Politically the reopening without the imprimatur of parliament is somewhat fraught. The opposition parties have all voiced varying degrees of anger at the possibility of a resumption of supplies, but at the end of the day the government probably had little choice but to reopen the roads. There will be some opposition of that there is little doubt, but once the point has been made pragmatism (and vested interests) will in all likelihood prevail. Internationally the Chicago conference and our place at the table is timely indeed. Thus far we have been either sidelined or simply ignored by the Americans working on the post-conflict scenarios in Afghanistan — but it is crucial that we are closely engaged.

After months of hard fought negotiating based on an insistence that taught the Americans that Pakistan was not going to roll over on our own interests, we are beginning to see signs of success. The US knows that it cannot abandon Pakistan to its fate, and it seems that the Americans recognise their past mistakes and do not intend to repeat them. We, too, know that we cannot take a path that isolates us from the rest of the world, and that we must make sure we are present at international forums where issues that affect our interests will be decided.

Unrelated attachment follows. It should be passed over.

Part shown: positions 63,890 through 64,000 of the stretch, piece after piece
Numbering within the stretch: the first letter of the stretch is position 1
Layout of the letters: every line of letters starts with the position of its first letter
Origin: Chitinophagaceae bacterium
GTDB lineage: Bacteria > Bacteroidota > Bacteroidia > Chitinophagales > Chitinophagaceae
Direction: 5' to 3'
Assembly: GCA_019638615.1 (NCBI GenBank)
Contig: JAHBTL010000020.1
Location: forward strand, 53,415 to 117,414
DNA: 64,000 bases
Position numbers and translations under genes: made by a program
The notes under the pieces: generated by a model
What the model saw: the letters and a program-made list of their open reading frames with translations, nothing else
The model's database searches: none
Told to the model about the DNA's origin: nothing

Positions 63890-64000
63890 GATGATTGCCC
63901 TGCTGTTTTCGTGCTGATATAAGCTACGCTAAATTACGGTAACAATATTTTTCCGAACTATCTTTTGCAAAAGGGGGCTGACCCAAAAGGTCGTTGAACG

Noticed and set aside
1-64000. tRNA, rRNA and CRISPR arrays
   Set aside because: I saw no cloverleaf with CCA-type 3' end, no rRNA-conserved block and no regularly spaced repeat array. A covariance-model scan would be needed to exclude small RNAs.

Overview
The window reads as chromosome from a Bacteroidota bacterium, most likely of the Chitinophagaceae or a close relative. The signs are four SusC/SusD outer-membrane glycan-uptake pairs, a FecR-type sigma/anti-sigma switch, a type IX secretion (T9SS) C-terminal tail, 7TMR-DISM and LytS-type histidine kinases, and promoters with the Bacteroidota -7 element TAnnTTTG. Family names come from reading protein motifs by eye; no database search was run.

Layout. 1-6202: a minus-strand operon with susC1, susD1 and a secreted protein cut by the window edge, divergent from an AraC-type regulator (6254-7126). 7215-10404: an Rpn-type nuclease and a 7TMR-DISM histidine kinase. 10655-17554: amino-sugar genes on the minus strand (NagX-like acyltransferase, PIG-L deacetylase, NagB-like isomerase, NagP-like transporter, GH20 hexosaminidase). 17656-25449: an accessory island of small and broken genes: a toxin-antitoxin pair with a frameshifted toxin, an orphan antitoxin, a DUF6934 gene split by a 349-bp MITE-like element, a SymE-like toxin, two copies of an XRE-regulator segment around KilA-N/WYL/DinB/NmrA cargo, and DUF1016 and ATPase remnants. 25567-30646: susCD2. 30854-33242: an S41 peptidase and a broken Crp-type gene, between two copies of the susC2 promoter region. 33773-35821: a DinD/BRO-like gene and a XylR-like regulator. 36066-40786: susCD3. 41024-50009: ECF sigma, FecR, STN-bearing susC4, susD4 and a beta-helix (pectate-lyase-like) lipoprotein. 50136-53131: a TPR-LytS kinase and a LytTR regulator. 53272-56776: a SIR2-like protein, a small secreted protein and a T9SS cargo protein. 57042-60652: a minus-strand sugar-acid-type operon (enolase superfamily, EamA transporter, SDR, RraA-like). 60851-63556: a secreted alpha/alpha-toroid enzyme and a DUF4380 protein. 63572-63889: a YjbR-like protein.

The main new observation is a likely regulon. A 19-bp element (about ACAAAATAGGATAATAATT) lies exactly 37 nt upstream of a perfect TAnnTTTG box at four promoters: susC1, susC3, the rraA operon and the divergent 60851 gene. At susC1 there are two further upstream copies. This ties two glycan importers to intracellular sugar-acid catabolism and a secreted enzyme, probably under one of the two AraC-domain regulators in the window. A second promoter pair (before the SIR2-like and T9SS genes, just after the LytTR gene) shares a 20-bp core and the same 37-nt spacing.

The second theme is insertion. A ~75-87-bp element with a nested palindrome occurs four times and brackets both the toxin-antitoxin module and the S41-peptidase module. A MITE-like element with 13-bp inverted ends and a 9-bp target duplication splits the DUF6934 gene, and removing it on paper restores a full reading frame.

Those who make their living by promoting isolationism and other failed policies of the past will squawk about the possibility of re-opening NATO supply routes, but these complaints are based on hypernationalist emotions and not a rational plan for what is in the best interest of Pakistan.